Anyone who is transitioning through a separation - or has already separated - knows that during this time, emotions run high and feelings can get low. This is especially true when children are involved, and heightened even more during times like the holidays and special events. So how can we get our fellow co-parent to cooperate with us? It may start with you. Here are 25 ideas that can even be implemented as your New Year’s resolutions.
As I strive to cut away the technology in my life- put down my cell phone, turn off my computer, and generally unplug- I'm falling in love with a new (to me) techie tool: online mediation.
Every so often in mediation I get a parenting pair that just can’t seem to seal the deal. Typically, they get stuck on a lot of relatively small issues, rather than the biggies. For example, they will disagree adamantly about who should drive for pick ups and drop offs or they squabble over four calendar days per month with the children. These parents are perfect candidates for Parenting Coordination. Parenting Coordinators serve as mediators and educators for high-conflict divorced or separating couples so that they can re-form their patterns to better support their children as a team.
A recent training in Parenting Coordination I attended busted several myths I held about the field.
Myth 1: Parenting Coordinators serve as arbitrators, making decisions for the parents that they can’t make themselves.
Although they are granted decision-making power in certain areas, good PCs use this ability judiciously. Primarily, they help parents resolve conflicts by appealing to their innate desire to put their children first. For high-conflict parents, this takes longer and involves more education (and patience) than mediation, but relies on similar principles.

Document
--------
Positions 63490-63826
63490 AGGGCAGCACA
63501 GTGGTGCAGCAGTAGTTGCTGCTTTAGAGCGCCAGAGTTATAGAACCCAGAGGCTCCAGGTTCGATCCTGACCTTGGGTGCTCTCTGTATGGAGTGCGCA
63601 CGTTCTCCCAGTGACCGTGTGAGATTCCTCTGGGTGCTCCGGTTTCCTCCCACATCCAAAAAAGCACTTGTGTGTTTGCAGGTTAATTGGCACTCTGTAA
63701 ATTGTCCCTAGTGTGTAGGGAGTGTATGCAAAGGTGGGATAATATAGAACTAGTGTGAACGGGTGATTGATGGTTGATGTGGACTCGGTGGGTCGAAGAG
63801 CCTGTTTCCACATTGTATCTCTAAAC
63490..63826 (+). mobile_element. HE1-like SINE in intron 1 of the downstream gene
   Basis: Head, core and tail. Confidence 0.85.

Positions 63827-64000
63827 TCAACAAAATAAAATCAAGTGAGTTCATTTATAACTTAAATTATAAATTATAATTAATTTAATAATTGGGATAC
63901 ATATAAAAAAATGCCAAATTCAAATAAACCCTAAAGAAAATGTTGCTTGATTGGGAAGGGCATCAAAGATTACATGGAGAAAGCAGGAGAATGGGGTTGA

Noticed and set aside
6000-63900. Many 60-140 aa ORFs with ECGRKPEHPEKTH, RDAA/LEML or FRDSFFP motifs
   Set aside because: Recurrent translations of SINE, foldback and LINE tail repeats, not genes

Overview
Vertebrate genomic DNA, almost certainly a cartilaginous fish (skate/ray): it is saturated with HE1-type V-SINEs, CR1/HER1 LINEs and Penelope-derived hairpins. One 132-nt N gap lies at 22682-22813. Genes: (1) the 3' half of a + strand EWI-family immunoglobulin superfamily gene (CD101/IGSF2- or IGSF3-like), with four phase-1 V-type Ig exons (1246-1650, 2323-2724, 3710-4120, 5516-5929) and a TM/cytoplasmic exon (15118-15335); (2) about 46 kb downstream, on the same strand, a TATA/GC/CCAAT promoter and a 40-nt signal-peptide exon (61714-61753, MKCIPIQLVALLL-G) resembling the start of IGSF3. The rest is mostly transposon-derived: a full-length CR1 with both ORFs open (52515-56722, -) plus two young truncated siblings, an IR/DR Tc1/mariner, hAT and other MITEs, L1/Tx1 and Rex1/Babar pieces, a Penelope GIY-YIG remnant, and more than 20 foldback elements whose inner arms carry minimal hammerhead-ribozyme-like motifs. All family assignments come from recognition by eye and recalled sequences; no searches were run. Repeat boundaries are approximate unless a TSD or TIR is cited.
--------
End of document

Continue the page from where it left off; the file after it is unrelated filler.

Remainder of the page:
Myth 2: Parenting Coordinators are like couples’ counselors for divorced couples.
They seem like therapists or mediators because they sit with the parents together and help them sort through issues, but there’s a big distinction: Parenting Coordination is a non-confidential process. That means that the long arm (or big stick) of the law looms over these parents. When they start playing nasty games, lawyers are notified, court dates are set and a judge threatens to intervene.
Myth 3: It’s a nice idea, but most of these cases are hopeless.
(Yes, I took the training in spite of holding this myth.) Turns out, a fair number of high-conflict parents are regular folks struggling with a huge transition and just need some extra support letting go, re-learning patterns and moving on. Some are “conflict-o-philes” who can, with a solid parenting plan and certain behavior constraints, adequately co-parent together. Of course, there are always going to be miserable people who decide to remain in conflict forever. Some of these cases result in the PC testifying in court to provide a more informed picture for the judge.
Myth 4: Only judges can assign Parent Coordinators.
While it’s true that judges recommend most PC cases, many people opt in to Parenting Coordination because they recognize that their situation is too much to handle without support. Most probably feel “since my ex won’t listen to me, maybe a neutral third person can talk some sense into him/her.” (See Myth 1). Attorneys, mediators, therapists, and friends can refer PCs to people struggling with co-parenting. When looking for a PC, look for someone who can straddle the fence between therapist and lawyer; someone who offers education, encouragement, impartiality and listening skills, but who is not afraid to use the strength of the legal system to apply pressure to an entrenched dynamic.
I would be happy to explain the role and purpose of the Parent Coordinator more thoroughly to you or someone you know who may benefit from these services. Clearly, it’s not for everyone, but in appropriate cases, it can relieve a great deal of pressure from the parents and ultimately the children.